Timberlea, Nova Scotia
Timberlea is a community located on the rural/suburban fringe of the Halifax Regional Municipality in Nova Scotia, Canada, along the St. Margaret's Bay Rd (Nova Scotia Trunk 3), which extends from the Armdale Rotary to the Head of St. Margaret's Bay. It begins about 8 miles/13 km from downtown Halifax. The name means a broad meadow in a forest.
Timberlea is a part of the Timberlea-Prospect provincial electoral district. Iain Rankin of the Nova Scotia Liberal Party has been the member of the Legislative Assembly since 2013. It is a part of the "Beechville-Lakeside-Timberlea" (BLT) area, and is bounded on the side closer to Halifax by Lakeside, and on the other side (at exit 4 on the 103 highway) by Hubley.
The community was first known as Nine Mile River after the river in the centre of the community which fed several early mills. The St. Margaret's Bay Road was routed through the village in the mid 19th century, relocated from an earlier location further south. Several hotels were established to cater to travelers and later sportsmen and the Nine Mile River was crossed by an arched stone bridge which survived until 2014 as one of the only surviving stone bridges in Nova Scotia. After the arrival of the Halifax and Southwestern Railway in 1904, the community was referred to as Bowser's Station, after Angus Bowser, who ran a hotel near the area's train station near present-day Greenwood Heights. It was renamed Timberlea in 1922 to reflect the importance of the forest and lumbering. Aubrey Fraser was an early settler in the area, and he, his father and brothers stationed a saw mill along the Nine Mile River. Almost a decade following the Halifax Explosion, the Bowser's Hotel was sold to Mr. and Mrs. William Miller. It had been a frequent stop for people traveling along the St. Margaret's Bay Road, between Halifax and Yarmouth. The Hotel was leveled in a fire on the night of December 12, 1947. Until the early 1990s, the community was a semi-rural, fairly close-knit community. Subsequently, several large developments such as Greenwood Heights have substantially increased the population, and it is now mostly a suburban community.
Timberlea is fairly flat on the northern side of the St. Margaret's Bay Road and the topography rises on the southern side to the 103 Highway. The community is situated mostly within the watershed of Nine Mile River, which empties into Shad Bay, near Peggy's Cove on the St. Margaret's Bay. The western portion of Governor's Lake, and all of Fraser's Lake are with the community. The flora is predominantly softwood and mixed Boreal Forest, and the bedrock is granite throughout, with many outcrops including several areas of barrens which offer good blueberry and huckleberry picking.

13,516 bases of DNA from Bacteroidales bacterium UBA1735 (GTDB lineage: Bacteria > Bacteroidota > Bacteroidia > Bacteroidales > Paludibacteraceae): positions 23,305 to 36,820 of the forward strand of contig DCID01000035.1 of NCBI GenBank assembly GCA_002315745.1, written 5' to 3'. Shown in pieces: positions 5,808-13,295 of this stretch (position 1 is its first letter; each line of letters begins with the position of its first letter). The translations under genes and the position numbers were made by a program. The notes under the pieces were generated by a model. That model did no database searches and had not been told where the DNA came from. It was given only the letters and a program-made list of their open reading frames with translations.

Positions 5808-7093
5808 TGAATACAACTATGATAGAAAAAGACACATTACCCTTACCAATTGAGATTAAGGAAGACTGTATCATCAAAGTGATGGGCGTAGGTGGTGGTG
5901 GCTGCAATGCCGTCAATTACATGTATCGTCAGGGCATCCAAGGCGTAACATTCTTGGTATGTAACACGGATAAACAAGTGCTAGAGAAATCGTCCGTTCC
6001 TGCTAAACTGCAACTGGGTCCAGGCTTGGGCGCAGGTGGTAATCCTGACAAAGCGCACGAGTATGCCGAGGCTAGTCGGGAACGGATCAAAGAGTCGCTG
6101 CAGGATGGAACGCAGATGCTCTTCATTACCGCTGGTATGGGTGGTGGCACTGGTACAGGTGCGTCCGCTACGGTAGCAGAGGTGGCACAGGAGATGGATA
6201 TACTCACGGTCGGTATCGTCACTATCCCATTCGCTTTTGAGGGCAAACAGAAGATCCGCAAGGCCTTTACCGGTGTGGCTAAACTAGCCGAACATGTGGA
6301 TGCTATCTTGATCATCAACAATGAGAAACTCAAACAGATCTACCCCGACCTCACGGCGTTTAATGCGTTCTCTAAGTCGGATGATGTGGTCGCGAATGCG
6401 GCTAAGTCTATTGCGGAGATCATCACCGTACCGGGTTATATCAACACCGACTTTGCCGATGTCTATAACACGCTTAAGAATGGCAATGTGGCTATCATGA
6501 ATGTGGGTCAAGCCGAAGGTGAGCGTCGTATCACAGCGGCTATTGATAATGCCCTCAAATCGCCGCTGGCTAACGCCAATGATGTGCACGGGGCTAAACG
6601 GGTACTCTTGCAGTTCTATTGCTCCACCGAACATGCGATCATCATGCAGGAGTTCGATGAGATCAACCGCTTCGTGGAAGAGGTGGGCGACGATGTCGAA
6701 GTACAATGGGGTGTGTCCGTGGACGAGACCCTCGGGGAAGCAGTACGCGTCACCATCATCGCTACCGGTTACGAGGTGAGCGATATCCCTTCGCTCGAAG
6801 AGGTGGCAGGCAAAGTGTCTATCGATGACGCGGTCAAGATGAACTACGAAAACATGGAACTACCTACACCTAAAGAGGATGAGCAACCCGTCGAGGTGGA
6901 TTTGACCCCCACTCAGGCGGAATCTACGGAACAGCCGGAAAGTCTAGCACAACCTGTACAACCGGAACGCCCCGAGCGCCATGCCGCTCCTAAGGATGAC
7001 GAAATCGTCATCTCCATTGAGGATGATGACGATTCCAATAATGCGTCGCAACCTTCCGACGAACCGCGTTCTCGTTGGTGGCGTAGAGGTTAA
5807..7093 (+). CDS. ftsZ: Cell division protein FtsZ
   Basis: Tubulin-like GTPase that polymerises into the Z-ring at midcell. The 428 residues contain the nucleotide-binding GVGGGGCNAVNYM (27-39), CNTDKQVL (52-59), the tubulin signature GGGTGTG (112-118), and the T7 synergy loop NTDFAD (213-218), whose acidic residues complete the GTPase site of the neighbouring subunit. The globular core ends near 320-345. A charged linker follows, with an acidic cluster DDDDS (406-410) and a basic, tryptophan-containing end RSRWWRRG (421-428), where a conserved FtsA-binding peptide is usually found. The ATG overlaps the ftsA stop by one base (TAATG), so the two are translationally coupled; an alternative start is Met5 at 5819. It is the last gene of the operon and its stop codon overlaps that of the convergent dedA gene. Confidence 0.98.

The area has good out-door recreational facilities and opportunities. The Beechville Lakeville Timberlea (BLT) Rails to Trails Association (see link below) has turned its 13 kilometres (8.1 mi) of the old Halifax and Southwestern Railway bed from Beechville to Hubley into a hiking/cycling/ATV rail trail which connects with a similar 32 kilometres (20 mi) stretch maintained by the similar St. Margaret's Bay organization.
The Bluff Trail, a 30 kilometres (19 mi)network of non-motorized wilderness trails, branches off the BLT Trail at Cranberry Lake. Swimming is available at Governor's Lake and, if a good community access point can be re-established on Fraser's Lake, which offers opportunities for kayaking and canoeing. There are tennis and basketball courts and a ball diamond in Greenwood Heights, several basketball nets and a well-build playground at the BLT Elementary School, and tennis courts and a skateboard facility at the Lakeside Community Center. Indoor recreation programs are run year-round at this center as well.
There is discussion over preserving a substantially large area of crown land for a park near the lakes. Tentative plans are being discussed over the prospect of a community library, and construction and restoration of a "Fraser's Mill Museum", commemorating the saw mill at the source of Nine Mile River, which was once owned by the Fraser family. Loss of wilderness area and increasing suburban burdens have also fed opposition to Highway 113, a proposed highway connector from Timberlea. Currently, Timberlea can be considered a "bedroom community", since there are a very limited number of business and services in the immediate area.
- Population - 5477
- Total Dwellings - 1860
- Total Land Area - 6.2885 km²
- BLT Elementary Population - 800 children
|Wikimedia Commons has media related to Timberlea, Nova Scotia.|
- "Timberlea-Prospect: Iain Rankin (Liberal)" The Nova Scotia Legislature. Retrieved May 22, 2014.
- Alfreda Withrow, One City, Many Communities, Nimbus Publishing, Halifax (1999), p. 169
- Tim Bousquet, "Province still dedicated to highway construction", The Coast, September 3, 2009.